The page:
Travels of a political pilgrim: Madrassas play key role in inducing orthodoxy among Azamgarh's Muslims
Indian Muslims, including those of Azamgarh, need to come out of denial and understand that radicalism and their social backwardness are rooted in the teachings of religious organisations and Muslim intellectuals
Travels of a political pilgrim: How bridging religious, worldly knowledge gap can reform Muslim education
The fundamental cause of Muslim backwardness in India is rooted in division of knowledge between deeni (religious) & duniyavi (worldly) taleem (education).
With Uttar Pradesh in the thick of a tumultuous election it is necessary to decode the mind of its Muslim community - its anxieties, aspirations & impulses.
Siddek Ahmed, former Congress minister, who was also present at the meeting threatened to take the issue to the high court if the government of Assam did not roll back its decision.
The education department of Assam has repeatedly said this move as an attempt to bring in uniformity in the weekly holiday pattern followed by the schools, many view it as a move targeted at the madrassas.
One, Hindu Pandits were expelled from Kashmir but they, we, did not fight back or become suicide bombers. So, is cowardice built into the Indian mindset?
The Mumbai Police have come up with a 71-page report on the Salafist Islamist televangelist Zakir Naik and his ‘unlawful activities’. However, what is worth deliberating is the ‘serious concerns’ of the police over the kind of education imparted to students at the Mumbai-based Islamic International School, founded and conceptualised by Zakir Naik.
The madrassa series: How Deoband became shorthand for extremism and violent intolerance entered its ideology
The key to modernising madrassas in the real sense lies in reforming the core theological curriculum — the guts of Muslim education — and bringing it in line with the changes brought in several Islamic countries like Indonesia, Malaysia, Egypt and Tunisia.
The madrassa series: Misogyny and outdated mores pervade north India’s centres of Islamic learning, but reform is creeping up on them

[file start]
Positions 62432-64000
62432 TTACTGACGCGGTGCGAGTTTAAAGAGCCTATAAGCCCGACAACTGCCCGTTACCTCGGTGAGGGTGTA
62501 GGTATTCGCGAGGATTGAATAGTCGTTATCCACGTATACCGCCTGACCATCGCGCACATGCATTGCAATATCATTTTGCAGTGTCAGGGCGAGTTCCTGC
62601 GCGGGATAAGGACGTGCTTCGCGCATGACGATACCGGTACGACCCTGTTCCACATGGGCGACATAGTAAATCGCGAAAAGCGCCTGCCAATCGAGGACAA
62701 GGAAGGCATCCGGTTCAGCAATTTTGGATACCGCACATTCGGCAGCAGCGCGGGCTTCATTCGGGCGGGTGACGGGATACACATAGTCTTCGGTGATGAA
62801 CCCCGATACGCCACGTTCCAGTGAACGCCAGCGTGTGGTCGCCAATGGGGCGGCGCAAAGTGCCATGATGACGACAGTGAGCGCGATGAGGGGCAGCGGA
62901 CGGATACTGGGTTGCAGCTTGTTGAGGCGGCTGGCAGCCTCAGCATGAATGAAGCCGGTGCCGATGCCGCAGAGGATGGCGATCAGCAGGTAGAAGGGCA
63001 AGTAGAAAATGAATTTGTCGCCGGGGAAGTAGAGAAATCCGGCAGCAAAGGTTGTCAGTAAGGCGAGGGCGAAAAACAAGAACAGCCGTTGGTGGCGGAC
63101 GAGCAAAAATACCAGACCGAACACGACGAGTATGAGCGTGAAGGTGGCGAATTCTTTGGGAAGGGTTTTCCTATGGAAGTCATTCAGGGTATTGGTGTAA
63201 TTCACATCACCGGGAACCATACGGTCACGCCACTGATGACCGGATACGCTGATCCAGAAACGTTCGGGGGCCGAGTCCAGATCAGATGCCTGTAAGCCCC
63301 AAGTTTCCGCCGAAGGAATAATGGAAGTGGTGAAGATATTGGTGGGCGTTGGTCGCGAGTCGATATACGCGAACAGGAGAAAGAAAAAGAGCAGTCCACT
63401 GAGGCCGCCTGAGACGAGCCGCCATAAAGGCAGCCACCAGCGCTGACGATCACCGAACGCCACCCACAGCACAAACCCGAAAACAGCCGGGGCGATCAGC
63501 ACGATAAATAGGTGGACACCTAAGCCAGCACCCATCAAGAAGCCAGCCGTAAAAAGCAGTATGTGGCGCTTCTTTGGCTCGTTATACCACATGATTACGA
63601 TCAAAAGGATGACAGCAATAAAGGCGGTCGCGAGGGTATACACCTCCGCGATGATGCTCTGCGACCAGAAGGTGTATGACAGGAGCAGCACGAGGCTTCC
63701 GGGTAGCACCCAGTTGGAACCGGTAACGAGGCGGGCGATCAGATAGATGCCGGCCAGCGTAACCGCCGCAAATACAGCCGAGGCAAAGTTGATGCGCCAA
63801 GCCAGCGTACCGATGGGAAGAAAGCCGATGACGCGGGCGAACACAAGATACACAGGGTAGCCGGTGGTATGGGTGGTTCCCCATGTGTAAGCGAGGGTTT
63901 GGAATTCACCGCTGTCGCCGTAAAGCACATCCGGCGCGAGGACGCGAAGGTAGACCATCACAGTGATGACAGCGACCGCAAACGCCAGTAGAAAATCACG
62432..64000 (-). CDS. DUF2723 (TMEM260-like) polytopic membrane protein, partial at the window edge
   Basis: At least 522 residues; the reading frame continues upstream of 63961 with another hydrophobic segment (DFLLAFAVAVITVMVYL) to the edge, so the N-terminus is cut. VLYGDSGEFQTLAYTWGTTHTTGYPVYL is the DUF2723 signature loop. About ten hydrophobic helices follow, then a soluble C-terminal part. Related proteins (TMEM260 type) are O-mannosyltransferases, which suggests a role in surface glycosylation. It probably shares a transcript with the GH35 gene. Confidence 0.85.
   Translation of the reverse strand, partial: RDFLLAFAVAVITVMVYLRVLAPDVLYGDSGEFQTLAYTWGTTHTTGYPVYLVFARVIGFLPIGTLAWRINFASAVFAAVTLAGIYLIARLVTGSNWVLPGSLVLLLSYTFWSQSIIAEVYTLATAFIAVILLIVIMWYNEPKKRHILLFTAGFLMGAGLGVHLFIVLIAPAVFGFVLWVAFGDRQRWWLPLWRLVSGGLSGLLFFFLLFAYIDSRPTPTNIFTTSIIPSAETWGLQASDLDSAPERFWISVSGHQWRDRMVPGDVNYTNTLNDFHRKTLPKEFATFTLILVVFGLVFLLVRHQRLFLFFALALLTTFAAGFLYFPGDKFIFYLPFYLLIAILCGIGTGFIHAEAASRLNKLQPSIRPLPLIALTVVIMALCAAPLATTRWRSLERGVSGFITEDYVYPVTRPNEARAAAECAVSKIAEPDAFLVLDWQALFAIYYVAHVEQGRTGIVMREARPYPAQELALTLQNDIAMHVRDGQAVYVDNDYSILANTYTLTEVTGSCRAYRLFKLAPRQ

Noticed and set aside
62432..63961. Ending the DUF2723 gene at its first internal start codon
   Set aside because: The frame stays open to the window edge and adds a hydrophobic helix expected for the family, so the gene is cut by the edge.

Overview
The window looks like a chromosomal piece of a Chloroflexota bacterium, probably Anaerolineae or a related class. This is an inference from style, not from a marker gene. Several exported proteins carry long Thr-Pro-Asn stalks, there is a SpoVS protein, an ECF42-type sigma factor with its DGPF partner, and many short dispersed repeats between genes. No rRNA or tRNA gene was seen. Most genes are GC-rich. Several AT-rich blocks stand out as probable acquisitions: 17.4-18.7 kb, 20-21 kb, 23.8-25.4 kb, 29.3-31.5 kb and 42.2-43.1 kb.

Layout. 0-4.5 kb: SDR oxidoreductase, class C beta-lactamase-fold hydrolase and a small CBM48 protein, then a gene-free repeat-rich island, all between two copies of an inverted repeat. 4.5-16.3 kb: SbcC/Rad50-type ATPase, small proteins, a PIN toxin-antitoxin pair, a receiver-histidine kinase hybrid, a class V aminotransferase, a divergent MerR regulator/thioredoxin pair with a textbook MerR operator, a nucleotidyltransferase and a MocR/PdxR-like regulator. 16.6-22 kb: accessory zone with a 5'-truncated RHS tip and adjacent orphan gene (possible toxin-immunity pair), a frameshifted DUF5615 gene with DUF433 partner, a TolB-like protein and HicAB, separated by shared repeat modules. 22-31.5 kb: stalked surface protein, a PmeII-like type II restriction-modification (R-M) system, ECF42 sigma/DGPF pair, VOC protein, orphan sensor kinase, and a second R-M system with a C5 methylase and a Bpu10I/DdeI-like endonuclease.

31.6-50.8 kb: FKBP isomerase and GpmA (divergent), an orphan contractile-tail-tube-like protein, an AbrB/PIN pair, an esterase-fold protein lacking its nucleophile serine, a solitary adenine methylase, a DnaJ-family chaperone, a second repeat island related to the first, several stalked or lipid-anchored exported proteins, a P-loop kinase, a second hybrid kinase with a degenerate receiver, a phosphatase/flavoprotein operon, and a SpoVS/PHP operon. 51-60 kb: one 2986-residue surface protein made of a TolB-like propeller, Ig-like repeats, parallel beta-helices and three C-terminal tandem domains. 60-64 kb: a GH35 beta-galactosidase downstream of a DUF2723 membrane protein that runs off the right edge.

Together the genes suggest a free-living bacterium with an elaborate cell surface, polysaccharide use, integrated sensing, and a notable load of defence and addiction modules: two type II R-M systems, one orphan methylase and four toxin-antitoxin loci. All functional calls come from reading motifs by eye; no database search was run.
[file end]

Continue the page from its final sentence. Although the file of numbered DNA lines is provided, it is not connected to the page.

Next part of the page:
Madrassas are going through a historic transition and it is as yet unclear what the future holds for them. But what I hope these articles will prove to readers is that reform, sluggish as it is, has begun.
Pakistani authorities have sealed 182 'madrassas' since the deadly Peshawar school attack in 2014, in a countrywide crackdown on religious seminaries allegedly involved in extremism, a media report said
Shiv Sena said madrassas in India should be barred from using Urdu and Arabic as medium of instruction and they should be replaced with English and Hindi.
Madrassas are often perceived as resistant to the idea of modern education, but few Islamic seminaries in Bihar’s Kishanganj district had the courage to go way ahead and introduce sex education.
After reports that the Maharashtra government had termed madrassas as 'non schools' and children going to them as 'out of school student' created a stir, state minister for minorities development department Dilip Kamble has defended the government saying madrassas in the state were never considered schools.
State government has dubbed madrassas in Maharashtra as 'non-schools' and has directed that all madrassa students be classified as 'out-of -school children'
An Aligarh Muslim University (AMU) professor has sparked controversy by allgedly calling madrassas "dens of vice and homosexuality".
There is no reason why madrassas should be turned into hybrids --neither full-fledged seminaries nor proper mainstream educational institutions --by forcing them to take on a role they are not equipped for.